Myrtle Beach partners with nonprofit to bring back free beach wheelchair service

The City of Myrtle Beach is partnering with a Grand Strand nonprofit in hopes of bringing back its free beach wheelchair service.
Published: May. 23, 2023 at 8:39 AM EDT
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MYRTLE BEACH, S.C. (WMBF) - The City of Myrtle Beach is partnering with a Grand Strand nonprofit in hopes of bringing back its free beach wheelchair service.

City spokesperson Mark Kruea said they stopped providing the specially designed wheelchairs during the pandemic because the service was hard to run with the health guidelines.

He said once the pandemic was over, they simply did not have enough people or resources to continue the service the way it was before.

Kruea said the process was very labor intensive. If someone needed a chair they would call the police department, and they would deliver the chair along the 10 miles of beach wherever it was needed.

The North Myrtle Beach-based nonprofit Adaptive Surf Project, which often uses beach wheelchairs to take those with disabilities surfing, is stepping in to help.

Now the nonprofit is working with the city to buy five brand-new beach wheelchairs and come up with a new plan to store them.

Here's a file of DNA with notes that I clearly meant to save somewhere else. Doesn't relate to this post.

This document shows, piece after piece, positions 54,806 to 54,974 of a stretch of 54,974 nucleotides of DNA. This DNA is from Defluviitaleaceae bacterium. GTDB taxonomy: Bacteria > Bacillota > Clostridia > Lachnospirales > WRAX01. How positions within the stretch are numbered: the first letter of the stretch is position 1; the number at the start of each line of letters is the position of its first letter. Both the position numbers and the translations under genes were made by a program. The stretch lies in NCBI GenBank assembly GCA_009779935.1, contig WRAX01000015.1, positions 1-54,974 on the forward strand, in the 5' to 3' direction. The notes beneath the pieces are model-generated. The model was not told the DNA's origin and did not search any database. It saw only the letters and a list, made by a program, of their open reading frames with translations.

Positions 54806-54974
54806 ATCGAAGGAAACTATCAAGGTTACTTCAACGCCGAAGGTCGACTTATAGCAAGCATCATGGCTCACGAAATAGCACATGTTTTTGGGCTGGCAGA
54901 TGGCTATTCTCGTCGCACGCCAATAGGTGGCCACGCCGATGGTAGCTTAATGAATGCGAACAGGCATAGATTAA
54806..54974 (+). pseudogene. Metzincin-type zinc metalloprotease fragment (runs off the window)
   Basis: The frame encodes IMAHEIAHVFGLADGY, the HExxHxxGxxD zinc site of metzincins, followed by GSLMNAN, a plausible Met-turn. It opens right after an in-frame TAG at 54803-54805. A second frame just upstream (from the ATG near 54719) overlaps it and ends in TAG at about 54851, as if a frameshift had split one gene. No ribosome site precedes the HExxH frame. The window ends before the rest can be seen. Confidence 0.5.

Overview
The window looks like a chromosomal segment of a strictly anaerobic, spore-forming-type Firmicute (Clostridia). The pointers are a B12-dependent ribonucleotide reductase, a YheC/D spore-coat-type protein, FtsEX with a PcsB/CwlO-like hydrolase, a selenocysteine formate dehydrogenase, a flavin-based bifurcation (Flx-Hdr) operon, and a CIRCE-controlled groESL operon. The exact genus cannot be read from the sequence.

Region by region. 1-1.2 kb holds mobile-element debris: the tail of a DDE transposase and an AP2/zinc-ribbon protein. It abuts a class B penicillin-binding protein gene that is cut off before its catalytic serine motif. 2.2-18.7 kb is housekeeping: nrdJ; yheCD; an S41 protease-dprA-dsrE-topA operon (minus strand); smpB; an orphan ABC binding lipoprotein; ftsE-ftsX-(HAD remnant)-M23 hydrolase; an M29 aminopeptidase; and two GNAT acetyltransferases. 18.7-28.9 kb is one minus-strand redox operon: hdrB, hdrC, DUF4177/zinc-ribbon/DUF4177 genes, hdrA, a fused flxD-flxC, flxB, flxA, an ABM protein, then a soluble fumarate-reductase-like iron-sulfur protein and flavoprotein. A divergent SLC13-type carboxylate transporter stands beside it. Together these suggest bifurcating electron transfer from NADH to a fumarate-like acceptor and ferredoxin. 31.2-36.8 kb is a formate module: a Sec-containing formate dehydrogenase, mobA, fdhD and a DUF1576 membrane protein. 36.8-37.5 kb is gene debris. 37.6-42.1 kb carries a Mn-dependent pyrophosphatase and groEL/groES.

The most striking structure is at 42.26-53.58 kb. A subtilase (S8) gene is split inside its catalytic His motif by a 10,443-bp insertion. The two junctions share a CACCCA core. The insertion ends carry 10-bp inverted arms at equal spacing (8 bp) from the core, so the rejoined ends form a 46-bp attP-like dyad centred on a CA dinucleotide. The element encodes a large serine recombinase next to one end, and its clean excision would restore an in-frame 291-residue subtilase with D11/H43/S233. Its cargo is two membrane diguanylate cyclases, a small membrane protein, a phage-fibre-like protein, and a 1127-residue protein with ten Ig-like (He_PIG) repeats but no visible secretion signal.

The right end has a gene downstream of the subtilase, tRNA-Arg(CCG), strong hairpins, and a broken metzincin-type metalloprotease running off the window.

Luke Sharpe, director of Adaptive Surf Project, said right now the plan is for the nonprofit to provide beach wheelchairs. Then the city would pay for five lock boxes to store them, and anyone who needs a beach wheelchair could call for a code to unlock it.

Sharpe said bringing back the chairs is an important step for both locals and tourists.

“It’s sending a signal to the community of individuals that have to use wheelchairs that they’re welcomed here. That they are loved and they’re thought of as a part of the community,” said Sharpe.

Sharpe said Adaptive Surf Project just donated a beach wheelchair to the 2nd Avenue Pier a week ago.

Each chair comes with a price tag of around $1,200 and they are now looking for donations to help cover the cost of the rest.

Sharpe said this service isn’t just important for those of us who call the Grand Strand home but for those who consider booking a trip here.

“People look online to find where they can go on vacation. If it’s accessible or not. If the hotel and houses are accessible, that’s where they’re gonna go. It’s something that if you make people feel welcomed they’re gonna come,” said Sharpe.

Sharpe they are still in the early stages of plans with the city and are meeting with them again this week to discuss more.

Click here if you would like to donate or help in the effort to bring back beach wheelchairs.

Sharpe said the end goal is to have beach wheelchairs at every pier across the east coast.